In her opinion issued on June 4, 2020, Advocate General (AG) Juliane Kokott recommended that the European Court of Justice (ECJ) dismiss in its entirety the appeal by Lundbeck A/S and Lundbeck Ltd against the General Court’s 2016 ruling upholding the European Commission’s (the Commission) 2013 infringement decision in its first “pay-for-delay” case.1 Rejecting all arguments put forward by the appellants, the AG opined that the General Court correctly upheld the Commission’s assessment that, at the time the patent dispute settlement agreements at issue were concluded, there was a potential competitive relationship between Lundbeck and the manufacturers of generic medicinal products and the agreements constituted restrictions of competition by object. The AG also opined that the General Court correctly upheld the fines imposed – both in principle and with regard to their calculation.
Despite useful questions during the oral hearing as to the Commission’s ability to draw conclusions about the “by object” nature of the agreements, the AG confirmed the General Court’s findings on all points. In its recent ruling in Generics (UK) and Others (Paroxetine),2 the ECJ provided useful guidance that the Commission must prove that the value transferred was the sole and exclusive reason for the settlement agreements (which the Commission did not actually find in Lundbeck) or was sufficiently large to act as an incentive. In Lundbeck, the AG seemed to reduce this analysis to a conclusion that it was “apparent from the material in the file that those manufacturers would not have agreed to stay out of the market unilaterally after having taken significant steps and having made significant investments, in the absence of the payments to them from Lundbeck.” This seems to substantially exclude a legitimate basis for a settlement agreement that contains any form of value for the generic manufacturer, particularly when the generic manufacturer has made an investment, even preliminary or on a limited basis, in the possible future marketing of the product at issue.
AG Kokott made the following key points:
- Based on Generics (UK) and Others (Paroxetine), the existence of a process patent does not mean that a manufacturer of generic medicinal products who has a firm intention and an inherent ability to enter the market cannot be characterised as a “potential competitor” of the originator manufacturer. The process patents that were still held by Lundbeck at the time when the agreements were concluded did not constitute insurmountable barriers to manufacturers of generic medicinal products to enter the market. The fact that a manufacturer of generic medicinal products does not yet have a marketing authorisation for its product in a given member state does not preclude the existence of potential competition.
- The patent settlement agreements at issue were restrictions of competition by object. They went beyond the specific subject matter of Lundbeck’s intellectual property rights, which included the right to oppose infringements but not the right to conclude agreements by which actual or potential competitors were paid not to enter the market.
- A patent dispute settlement agreement must be classified as a restriction of competition by object if the value transfer from the patent holder to the manufacturer of generic medicinal products has no explanation other than the common commercial interest of the parties not to engage in competition on the merits. If the sole consideration for that transfer is an undertaking from the manufacturer of generic medicinal products not to enter the market and challenge the validity of the patent, this indicates, in the absence of any other plausible explanation, that it is not its perception of the patent’s strength but the prospect of the value transfer that prompted it to refrain from entering the market and challenging the validity of the patent.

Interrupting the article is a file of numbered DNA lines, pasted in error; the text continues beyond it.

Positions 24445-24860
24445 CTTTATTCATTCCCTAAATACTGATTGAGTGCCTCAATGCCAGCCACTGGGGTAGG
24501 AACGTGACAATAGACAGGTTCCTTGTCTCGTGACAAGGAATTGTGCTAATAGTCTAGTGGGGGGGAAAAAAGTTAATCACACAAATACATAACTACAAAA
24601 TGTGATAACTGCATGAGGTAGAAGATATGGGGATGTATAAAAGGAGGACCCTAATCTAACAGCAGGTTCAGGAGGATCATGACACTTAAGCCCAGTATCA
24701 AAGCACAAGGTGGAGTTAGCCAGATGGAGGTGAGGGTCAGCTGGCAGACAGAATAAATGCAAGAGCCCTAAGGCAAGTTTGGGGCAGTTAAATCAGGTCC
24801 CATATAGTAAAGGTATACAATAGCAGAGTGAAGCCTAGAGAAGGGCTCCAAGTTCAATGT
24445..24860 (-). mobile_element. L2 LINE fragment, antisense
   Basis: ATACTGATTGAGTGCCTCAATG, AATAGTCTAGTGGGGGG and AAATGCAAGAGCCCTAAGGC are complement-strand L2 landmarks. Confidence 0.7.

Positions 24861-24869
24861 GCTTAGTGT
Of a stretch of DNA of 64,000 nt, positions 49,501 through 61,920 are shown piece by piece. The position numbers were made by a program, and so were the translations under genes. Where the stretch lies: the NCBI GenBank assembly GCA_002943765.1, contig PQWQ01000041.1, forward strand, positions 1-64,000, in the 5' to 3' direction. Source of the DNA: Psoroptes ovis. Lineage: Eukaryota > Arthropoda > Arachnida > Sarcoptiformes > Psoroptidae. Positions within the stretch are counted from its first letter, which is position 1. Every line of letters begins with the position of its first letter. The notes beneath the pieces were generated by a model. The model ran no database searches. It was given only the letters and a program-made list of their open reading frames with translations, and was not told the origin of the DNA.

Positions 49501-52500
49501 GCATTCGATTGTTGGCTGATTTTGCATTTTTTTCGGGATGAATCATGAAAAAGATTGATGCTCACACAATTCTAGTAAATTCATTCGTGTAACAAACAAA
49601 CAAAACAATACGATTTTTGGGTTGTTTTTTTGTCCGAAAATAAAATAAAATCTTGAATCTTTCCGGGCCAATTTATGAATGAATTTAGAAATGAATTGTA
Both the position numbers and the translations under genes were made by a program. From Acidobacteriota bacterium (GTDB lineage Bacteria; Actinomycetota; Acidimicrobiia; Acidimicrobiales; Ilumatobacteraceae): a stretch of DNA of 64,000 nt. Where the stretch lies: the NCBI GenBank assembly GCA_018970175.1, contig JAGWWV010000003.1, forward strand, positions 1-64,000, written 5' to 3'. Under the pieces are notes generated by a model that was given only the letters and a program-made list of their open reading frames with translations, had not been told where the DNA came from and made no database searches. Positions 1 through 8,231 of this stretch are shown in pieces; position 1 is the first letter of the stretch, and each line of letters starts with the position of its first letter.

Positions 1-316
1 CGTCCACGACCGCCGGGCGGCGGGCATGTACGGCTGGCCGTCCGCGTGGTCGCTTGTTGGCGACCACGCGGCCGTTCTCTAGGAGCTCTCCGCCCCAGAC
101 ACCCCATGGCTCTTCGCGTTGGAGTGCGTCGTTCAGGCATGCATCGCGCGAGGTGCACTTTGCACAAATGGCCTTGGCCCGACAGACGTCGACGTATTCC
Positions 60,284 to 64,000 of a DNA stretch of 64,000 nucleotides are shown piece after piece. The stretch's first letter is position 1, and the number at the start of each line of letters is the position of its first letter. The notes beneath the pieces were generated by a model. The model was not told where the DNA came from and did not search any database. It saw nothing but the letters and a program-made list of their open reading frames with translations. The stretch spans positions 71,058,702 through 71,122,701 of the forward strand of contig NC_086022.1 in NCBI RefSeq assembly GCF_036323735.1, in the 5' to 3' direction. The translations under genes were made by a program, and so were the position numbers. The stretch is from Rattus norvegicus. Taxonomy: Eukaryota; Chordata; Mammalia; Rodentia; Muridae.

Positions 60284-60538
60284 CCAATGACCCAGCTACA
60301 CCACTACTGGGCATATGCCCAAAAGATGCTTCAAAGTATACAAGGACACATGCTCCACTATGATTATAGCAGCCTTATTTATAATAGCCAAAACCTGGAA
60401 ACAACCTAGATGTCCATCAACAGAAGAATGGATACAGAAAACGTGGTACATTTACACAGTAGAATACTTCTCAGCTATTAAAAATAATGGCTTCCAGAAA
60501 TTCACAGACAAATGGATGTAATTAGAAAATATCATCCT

- It was not unforeseeable from Lundbeck’s perspective that the agreements at issue might be caught by Article 101 of the Treaty on the Functioning of the European Union (TFEU). For an agreement to be classified as a restriction of competition by object, it is not necessary for the same type of agreement to have been found unlawful in the past or for that agreement to be prima facie or undoubtedly sufficiently harmful to competition, without a detailed examination of its content, its purpose and the legal and economic context in which it occurs.
AG Kokott’s Opinion
Competitive Relationship Between Lundbeck and the Generic Manufacturers
On the Alleged Existence of Legal Barriers To Entry Arising From Lundbeck’s Patents
The AG opined that in a situation involving an assessment of the potential competitive relationship between a manufacturer of the originator products holding a process patent for the production of an active substance in the public domain and manufacturers of generic medicinal products who are taking steps to enter the market of the medicinal product containing that active substance, the existence of a patent protecting the manufacturing process of that substance cannot, as such, be regarded as an insurmountable barrier (Para. 47). The existence of such a process patent does not mean that a manufacturer of generic products who has a firm intention and an inherent ability to enter the market, “and who, by the steps taken, shows a readiness to challenge the validity of that patent and to take the risk, upon entering the market, of being subject to infringement proceedings brought by the patent holder, cannot be characterised as a ‘potential competitor’ of the manufacturer of the originator medicinal product concerned.” (Para. 48).